Loyalty Marketing

The ROI of a Loyal Customer

I’m asked this question a lot: what’s the return on investment (ROI) of customer loyalty? It’s a good question, and one that’s not as straight-forward to answer as you might think.

The math is easier for customer acquisition costs and rewards.

1 customer > no customer

inventmentIt’s easy to claim: We’re winning! We’re winning! If we invest $5 in customer acquisition, and we get a customer for $9.99, then it’s easy to see we’ve doubled our investment. Yay, us!

Recommended for YouWebcast: Sales and Marketing Alignment: 7 Steps To Implement Effective Sales Enablement

Customer loyalty math is messy. It’s much more difficult to calculate, there is no easy formula for how to get to the right number, and it depends on factors that fluctuate, like discounts. The mistake, however, is ignoring customer loyalty. You see, even if determining customer lifetime value (CLV) is too daunting, you can get an idea of your customer churn rate. (For an excellent explanation and walk-through of CLV, check out this infographic from KISSMetrics.)

Churn is a little easier to digest. For the sake of simplicity: it’s literally the number of customers you acquire versus the ones you have that are walking out the door. If you gain 100 customers in a month, but during that same time you lose 30 active customers, then your churn rate is 30%.

Do you know your customer churn rate? Many business leaders don’t. Improving the customer experience starts with knowing where you stand. The churn rate can tell you at a glance if your customers are sticking with you or not.

If that isn’t a strong enough metric for you, then consider the bad word of mouth of customers who feel ignored, neglected and mistreated after giving you their loyalty. Take a gander at some of the vitriol reserved just for companies we loathe over at Pissed Consumer. Wow. You eat with that mouth!? ;-)

But retention strategies are so much more than email strategies. Your customers are not waiting for you. They are living their lives, and if you and your brand fit into that, great. If not, they are certainly willing to move on. In research from Google last year, they found 61% mobile users said that if they don’t find what they’re looking for (probably within about five seconds), they’ll click away to another site.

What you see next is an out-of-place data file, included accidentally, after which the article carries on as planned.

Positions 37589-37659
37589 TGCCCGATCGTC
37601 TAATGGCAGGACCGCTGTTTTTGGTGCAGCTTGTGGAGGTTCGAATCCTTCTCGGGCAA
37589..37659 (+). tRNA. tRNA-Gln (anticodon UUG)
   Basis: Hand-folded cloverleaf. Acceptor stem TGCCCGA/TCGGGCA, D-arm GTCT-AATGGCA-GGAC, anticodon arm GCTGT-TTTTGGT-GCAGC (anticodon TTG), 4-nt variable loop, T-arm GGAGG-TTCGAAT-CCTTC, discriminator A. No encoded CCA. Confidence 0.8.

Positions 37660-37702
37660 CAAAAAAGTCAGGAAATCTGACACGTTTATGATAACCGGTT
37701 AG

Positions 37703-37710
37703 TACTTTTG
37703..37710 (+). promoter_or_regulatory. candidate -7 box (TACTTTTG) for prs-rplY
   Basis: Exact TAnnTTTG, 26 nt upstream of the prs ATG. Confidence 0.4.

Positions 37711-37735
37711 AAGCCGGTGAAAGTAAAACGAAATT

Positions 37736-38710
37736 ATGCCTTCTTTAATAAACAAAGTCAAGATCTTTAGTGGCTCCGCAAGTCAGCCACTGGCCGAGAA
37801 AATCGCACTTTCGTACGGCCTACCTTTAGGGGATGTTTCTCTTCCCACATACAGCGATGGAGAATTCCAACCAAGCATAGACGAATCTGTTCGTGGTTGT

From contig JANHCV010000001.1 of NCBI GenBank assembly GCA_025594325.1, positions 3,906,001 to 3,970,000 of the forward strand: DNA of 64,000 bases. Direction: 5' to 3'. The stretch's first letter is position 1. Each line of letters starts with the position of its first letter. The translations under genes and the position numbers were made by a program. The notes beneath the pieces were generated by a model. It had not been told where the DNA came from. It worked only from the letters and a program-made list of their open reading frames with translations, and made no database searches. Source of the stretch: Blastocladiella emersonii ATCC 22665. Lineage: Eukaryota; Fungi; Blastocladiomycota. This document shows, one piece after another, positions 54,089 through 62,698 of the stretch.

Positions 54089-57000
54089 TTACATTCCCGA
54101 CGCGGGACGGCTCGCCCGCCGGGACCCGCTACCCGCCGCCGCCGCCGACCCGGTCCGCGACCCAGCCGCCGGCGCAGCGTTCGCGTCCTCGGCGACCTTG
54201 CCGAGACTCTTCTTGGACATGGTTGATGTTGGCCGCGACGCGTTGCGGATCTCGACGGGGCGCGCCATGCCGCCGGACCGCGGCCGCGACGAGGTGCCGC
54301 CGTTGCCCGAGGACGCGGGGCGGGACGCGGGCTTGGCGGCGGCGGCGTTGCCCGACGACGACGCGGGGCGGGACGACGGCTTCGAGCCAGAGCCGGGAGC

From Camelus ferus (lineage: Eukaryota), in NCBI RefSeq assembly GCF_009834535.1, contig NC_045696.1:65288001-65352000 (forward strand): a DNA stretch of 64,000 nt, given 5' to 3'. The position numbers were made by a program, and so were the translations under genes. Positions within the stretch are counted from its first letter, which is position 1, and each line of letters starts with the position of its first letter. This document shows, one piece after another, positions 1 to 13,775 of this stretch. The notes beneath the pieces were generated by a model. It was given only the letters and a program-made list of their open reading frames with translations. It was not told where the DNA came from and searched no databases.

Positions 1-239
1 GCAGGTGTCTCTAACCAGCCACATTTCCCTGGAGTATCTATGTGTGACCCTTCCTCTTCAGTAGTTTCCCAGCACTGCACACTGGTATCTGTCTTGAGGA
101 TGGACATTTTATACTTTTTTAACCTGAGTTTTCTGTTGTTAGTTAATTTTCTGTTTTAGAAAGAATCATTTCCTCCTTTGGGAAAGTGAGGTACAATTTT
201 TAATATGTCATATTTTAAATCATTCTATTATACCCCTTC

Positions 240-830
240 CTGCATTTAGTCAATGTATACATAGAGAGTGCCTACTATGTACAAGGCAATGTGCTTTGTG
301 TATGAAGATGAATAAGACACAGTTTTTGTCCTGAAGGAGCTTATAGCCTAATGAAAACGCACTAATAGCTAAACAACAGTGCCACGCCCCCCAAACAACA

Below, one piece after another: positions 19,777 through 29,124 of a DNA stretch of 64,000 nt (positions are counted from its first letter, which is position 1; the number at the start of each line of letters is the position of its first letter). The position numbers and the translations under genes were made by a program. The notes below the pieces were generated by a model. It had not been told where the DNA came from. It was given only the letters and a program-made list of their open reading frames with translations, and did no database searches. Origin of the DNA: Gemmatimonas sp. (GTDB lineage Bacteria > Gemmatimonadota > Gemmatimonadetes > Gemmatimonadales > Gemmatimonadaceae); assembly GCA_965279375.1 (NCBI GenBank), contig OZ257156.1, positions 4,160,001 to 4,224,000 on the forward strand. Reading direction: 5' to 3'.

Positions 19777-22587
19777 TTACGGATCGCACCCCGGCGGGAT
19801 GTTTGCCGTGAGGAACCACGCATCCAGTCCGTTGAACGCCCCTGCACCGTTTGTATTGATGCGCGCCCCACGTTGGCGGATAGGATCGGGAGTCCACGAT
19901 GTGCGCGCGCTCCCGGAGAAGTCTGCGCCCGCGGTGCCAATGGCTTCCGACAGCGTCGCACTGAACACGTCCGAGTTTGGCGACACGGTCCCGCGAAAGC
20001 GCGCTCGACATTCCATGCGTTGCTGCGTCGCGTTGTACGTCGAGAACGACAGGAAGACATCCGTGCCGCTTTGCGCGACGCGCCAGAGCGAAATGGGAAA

Do you have a retention strategy? Are you measuring customer churn rate or CLV? Are you focusing on the touchpoints that can keep or scare off your customers? The ROI of a loyal customer is basically every profit you make. Consider that before investing even more in short-term acquisition strategies.

  Discuss This Article

Comments: 1

  • Thanks Jeannie for this remarkable post. I couldn’t agree more about the high value a firm can get by having an efficient customer retention strategy. Various researches show that recruiting a new customer costs 5 to 10 times more than getting an existing one back from churn. Many marketers tend to put much more effort in getting new audiences, rather than retaining their existing ones. As said, retention strategies are much more than email strategies – they need to be focused, tailored for each and every customer, and based on the specific reasons that caused them to churn in first place. Today, as more and more providers understand the high value that can be gained by carrying out retention activities, there are many companies that offer a large variety of solutions to prevent churn and improve existing customers’ CLV. I’m a Data Scientist for optimove.com, where we offer a software tool that helps detecting customers before they churn, and by using a powerful segmentation model based on customer tendencies and preferences, it enables fitting an action to a specific customer’s needs. Putting effort in implementing a deep and efficient customer retention strategy, enables a firm to boost its CLV significantly and in short time!

Add a New Comment

Thank you for adding to the conversation!

Our comments are moderated. Your comment may not appear immediately.